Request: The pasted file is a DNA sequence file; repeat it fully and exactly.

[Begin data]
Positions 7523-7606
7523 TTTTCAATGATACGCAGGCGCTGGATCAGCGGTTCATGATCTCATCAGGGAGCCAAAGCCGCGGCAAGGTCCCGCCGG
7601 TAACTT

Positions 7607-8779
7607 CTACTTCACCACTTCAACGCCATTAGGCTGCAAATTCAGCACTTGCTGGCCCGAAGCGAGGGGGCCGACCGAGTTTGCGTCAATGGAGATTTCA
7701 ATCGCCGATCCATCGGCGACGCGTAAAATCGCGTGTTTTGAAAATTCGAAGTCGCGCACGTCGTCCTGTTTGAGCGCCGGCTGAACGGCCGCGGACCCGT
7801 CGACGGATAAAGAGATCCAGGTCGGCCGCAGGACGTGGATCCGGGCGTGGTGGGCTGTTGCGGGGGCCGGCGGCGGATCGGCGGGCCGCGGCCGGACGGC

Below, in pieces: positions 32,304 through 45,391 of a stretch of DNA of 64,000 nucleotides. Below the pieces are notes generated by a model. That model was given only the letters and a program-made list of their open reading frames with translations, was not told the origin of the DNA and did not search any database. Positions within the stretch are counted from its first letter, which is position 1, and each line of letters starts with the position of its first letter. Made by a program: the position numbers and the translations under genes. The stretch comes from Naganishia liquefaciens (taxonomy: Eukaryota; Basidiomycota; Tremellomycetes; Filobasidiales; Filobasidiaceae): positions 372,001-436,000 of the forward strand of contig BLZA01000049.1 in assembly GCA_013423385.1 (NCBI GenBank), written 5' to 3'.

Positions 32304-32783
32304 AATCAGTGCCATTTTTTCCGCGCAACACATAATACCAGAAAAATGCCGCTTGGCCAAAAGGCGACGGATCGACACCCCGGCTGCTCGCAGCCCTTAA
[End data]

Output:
Positions 7523-7606
7523 TTTTCAATGATACGCAGGCGCTGGATCAGCGGTTCATGATCTCATCAGGGAGCCAAAGCCGCGGCAAGGTCCCGCCGG
7601 TAACTT

Positions 7607-8779
7607 CTACTTCACCACTTCAACGCCATTAGGCTGCAAATTCAGCACTTGCTGGCCCGAAGCGAGGGGGCCGACCGAGTTTGCGTCAATGGAGATTTCA
7701 ATCGCCGATCCATCGGCGACGCGTAAAATCGCGTGTTTTGAAAATTCGAAGTCGCGCACGTCGTCCTGTTTGAGCGCCGGCTGAACGGCCGCGGACCCGT
7801 CGACGGATAAAGAGATCCAGGTCGGCCGCAGGACGTGGATCCGGGCGTGGTGGGCTGTTGCGGGGGCCGGCGGCGGATCGGCGGGCCGCGGCCGGACGGC

Below, in pieces: positions 32,304 through 45,391 of a stretch of DNA of 64,000 nucleotides. Below the pieces are notes generated by a model. That model was given only the letters and a program-made list of their open reading frames with translations, was not told the origin of the DNA and did not search any database. Positions within the stretch are counted from its first letter, which is position 1, and each line of letters starts with the position of its first letter. Made by a program: the position numbers and the translations under genes. The stretch comes from Naganishia liquefaciens (taxonomy: Eukaryota; Basidiomycota; Tremellomycetes; Filobasidiales; Filobasidiaceae): positions 372,001-436,000 of the forward strand of contig BLZA01000049.1 in assembly GCA_013423385.1 (NCBI GenBank), written 5' to 3'.

Positions 32304-32783
32304 AATCAGTGCCATTTTTTCCGCGCAACACATAATACCAGAAAAATGCCGCTTGGCCAAAAGGCGACGGATCGACACCCCGGCTGCTCGCAGCCCTTAA